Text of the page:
August 3, 2020

Marsh Loving Muskrats

Photos by the author.

I drive up over the hill and below me is the vast water system of Emiquon Nature Preserve. From my vantage point I can see muskrat huts, hundreds of them in fact. A few minutes later I pull up to the Fulton County lake. Now, I see the muskrats themselves.

A close-up image of a brown furry muskrat. The large furry rodent pauses mid-nibble and holds a piece of stick in its paws. The muskrat is standing in shallow water.

Muskrats are most active at night but often can be seen during daylight hours especially on dark and gloomy days. It was one of those gloomy days when I pulled into Emiquon.

What happened next was a quite a surprise. It was like a scene from the movie “Willard.” I, however, was not dealing with a mob of angry rats. No, I was dealing with a bunch of more content muskrats.

I had noticed several muskrats up in a grassy area near one of the backwater drainages off the main lake. I guess there must have been ten to twelve muskrats.

Crawling on my hands and knees I inched my way closer to try and get some close-up photos. Thinking I would only get so far before the muskrats scampered back to the safety of the water, I would stop occasionally to take a few shots. But as I got closer the scene stayed the same. The muskrats kept on with whatever it was they were doing.

Eventually I was flat on my stomach and surrounded by muskrats, some as close as 10 feet. It was strange behavior for sure as everyone got along together just dandy.

A brown furry muskrat takes cover in a pile of sticks and logs. The furry rodent peeks out from under a log.

A wonderful population of muskrats live in this marsh as well as other areas of the state (muskrats are present in every county of Illinois). However, numbers are not like they use to be. Again, habitat loss is the main culprit. Habitat loss can be more subtle than a bulldozer or track hoe draining wetlands. It can be a loss of suitable habitat from changes in vegetation or fluctuations in water levels or flow. The loss of cattails (which provide great muskrat habitat) can happen quietly and go unnoticed as invasive species, such as reed-canary grass, move in and choke out native species. Likewise, changes in water levels, caused by tile drainage, flood events, droughts, etc., can alter the dominant vegetation and suitability of habitat.

Muskrats were a mainstay of the trapping community in years past but declining fur prices, as well as fewer trappers, decreased the number being trapped. You might think that would result in a rise in muskrat numbers, but generally you can’t stockpile short-lived species of wildlife like muskrats. They are responsive to habitat conditions and can sustain relatively high harvest pressure when habitat conditions are good. They can also disappear quickly without any trapping harvest when habitat conditions become poor. Overall muskrats are determined by the quantity and quality of habitat which includes a variety of factors such as the introduction of non-native/invasive species, changes to water levels, drainage patterns, stochastic weather events, and more.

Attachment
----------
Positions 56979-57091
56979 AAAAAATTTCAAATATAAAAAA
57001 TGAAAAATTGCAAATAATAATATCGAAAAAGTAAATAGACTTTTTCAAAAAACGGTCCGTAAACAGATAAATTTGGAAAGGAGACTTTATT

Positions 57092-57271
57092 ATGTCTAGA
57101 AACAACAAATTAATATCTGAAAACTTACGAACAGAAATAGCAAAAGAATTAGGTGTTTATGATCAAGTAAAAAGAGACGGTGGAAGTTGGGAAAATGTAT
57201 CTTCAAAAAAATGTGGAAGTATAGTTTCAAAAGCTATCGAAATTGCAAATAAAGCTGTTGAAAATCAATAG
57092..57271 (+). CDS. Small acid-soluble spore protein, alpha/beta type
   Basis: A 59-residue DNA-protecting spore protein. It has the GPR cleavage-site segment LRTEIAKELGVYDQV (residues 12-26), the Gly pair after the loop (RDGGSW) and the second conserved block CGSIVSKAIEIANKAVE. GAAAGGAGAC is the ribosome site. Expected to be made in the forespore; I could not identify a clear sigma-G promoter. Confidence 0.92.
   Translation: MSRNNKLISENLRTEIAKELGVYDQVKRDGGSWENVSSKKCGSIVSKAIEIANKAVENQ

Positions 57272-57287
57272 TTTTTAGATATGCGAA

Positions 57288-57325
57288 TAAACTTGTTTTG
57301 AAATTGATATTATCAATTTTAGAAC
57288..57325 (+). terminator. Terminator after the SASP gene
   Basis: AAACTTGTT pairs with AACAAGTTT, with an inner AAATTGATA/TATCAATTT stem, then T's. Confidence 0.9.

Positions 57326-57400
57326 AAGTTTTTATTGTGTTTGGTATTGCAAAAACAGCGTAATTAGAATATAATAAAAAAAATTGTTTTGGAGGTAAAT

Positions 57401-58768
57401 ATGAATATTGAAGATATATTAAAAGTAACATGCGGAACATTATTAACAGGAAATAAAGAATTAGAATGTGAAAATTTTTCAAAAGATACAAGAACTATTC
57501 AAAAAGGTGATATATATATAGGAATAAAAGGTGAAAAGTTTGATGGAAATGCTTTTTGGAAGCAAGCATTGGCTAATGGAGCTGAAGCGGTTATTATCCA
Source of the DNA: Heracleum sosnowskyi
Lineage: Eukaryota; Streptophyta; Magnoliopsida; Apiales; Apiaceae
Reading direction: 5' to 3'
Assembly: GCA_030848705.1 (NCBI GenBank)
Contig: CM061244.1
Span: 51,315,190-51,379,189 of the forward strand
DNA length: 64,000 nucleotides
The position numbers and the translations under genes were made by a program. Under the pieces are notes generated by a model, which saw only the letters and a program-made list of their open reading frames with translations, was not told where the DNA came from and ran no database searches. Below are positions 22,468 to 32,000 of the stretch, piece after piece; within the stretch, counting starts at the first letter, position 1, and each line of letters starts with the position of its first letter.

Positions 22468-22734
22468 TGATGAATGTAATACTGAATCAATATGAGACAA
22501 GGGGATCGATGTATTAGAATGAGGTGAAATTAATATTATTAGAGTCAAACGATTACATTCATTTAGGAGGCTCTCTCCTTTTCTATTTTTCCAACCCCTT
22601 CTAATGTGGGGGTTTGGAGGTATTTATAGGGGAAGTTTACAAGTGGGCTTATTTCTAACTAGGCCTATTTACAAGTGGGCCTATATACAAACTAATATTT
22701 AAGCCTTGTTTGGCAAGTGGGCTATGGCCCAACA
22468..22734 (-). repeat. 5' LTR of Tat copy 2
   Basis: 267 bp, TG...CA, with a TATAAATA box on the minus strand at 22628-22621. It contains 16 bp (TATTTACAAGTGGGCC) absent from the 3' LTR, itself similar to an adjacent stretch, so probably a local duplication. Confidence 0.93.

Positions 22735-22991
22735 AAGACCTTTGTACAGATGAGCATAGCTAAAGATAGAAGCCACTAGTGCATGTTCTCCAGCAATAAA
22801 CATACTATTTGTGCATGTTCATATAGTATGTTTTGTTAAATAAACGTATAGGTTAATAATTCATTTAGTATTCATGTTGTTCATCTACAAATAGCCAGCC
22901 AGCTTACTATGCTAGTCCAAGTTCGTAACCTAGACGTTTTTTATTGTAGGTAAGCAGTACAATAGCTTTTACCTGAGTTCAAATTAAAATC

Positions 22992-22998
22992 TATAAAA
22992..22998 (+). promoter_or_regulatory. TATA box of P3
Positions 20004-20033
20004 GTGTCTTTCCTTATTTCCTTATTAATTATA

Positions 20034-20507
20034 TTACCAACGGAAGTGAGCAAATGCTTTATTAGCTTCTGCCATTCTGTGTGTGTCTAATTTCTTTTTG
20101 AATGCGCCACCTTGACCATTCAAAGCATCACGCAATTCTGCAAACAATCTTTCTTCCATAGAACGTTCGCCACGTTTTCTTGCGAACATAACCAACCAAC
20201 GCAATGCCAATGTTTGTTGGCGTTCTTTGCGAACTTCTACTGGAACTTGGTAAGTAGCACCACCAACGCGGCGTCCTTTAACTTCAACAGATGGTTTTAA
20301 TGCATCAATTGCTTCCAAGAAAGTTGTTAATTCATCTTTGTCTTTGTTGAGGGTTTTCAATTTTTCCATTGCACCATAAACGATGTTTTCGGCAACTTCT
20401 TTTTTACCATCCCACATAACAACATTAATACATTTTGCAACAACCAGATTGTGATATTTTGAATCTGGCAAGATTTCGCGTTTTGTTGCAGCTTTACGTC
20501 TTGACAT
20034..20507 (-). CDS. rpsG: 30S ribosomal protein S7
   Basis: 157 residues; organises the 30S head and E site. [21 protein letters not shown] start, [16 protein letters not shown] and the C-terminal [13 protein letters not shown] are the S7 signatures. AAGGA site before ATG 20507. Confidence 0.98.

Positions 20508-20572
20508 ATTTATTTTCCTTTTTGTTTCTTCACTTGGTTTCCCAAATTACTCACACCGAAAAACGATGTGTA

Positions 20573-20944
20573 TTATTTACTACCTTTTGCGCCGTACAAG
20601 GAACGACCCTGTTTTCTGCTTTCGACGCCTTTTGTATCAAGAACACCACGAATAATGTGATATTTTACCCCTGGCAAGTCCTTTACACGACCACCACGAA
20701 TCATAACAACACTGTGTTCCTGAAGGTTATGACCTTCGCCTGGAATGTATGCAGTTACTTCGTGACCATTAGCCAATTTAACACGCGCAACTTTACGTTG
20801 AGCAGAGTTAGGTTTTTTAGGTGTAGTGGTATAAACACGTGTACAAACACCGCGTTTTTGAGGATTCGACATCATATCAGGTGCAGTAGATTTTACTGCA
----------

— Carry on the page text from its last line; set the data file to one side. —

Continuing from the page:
A graphic describing the importance of draw-downs of water in wetlands. It includes two images. One is an aerial view of Emiquon wetland from 2011 with low-moderate water levels. The other photo is an aerial view of Emiquon from June 2016 with too much open water for optimal muskrat habitat.

It is a well-known fact that muskrats love cattails and other emergent vegetation and where you find cattails you will undoubtedly find a few muskrats. However, nothing in nature is static and ideal habitat conditions for one species can come and go quickly. Muskrats are a boom and bust species and big swings in their populations can happen quickly when habitats change. If cattails and emergent vegetation fade away, much like they did at Emiquon (see the article How Water Drawdowns Benefit People and Nature at Emiquon), the muskrats will fade away along with them, likely replaced by other wetland species that prefer more open water habitats. When the cattails return, so will the muskrats. Such is the cycle of life in a healthy wetland, always changing and providing habitat for so many different species.

Other Interesting Muskrat Facts

  • More than 95 percent of their diet is vegetarian, but muskrats will also eat fish, frogs, crawfish and other small creatures to get through the hard times.
  • Muskrats can have two to three litters per year with three to six young per litter.
  • Muskrats develop into full maturity at six months of age.
  • Young muskrats can swim at just three weeks of age.
  • The mink is the muskrat’s main predator, but they are also preyed on by hawks, owls, eagles, coyotes, fox, raccoons, snakes and snapping turtles.
  • Muskrats build and live in huts in shallow water, but deep-water dwelling muskrats will dig burrows up into the banks of these deep-water systems.
  • Muskrats can swim up to three miles per hour.
  • Muskrats do not hibernate, nor do they store food in their huts.
  • A female muskrat can have a new litter in another den or den chamber before her other litter has left.

Learn more about muskrats at Wildlife Illinois.

Kevin Wright is an award winning outdoor writer and wildlife photographer whose work has been published in a number of publications and websites throughout the country. He lives and works out of central Illinois.

Share and enjoy!

Submit a question for the author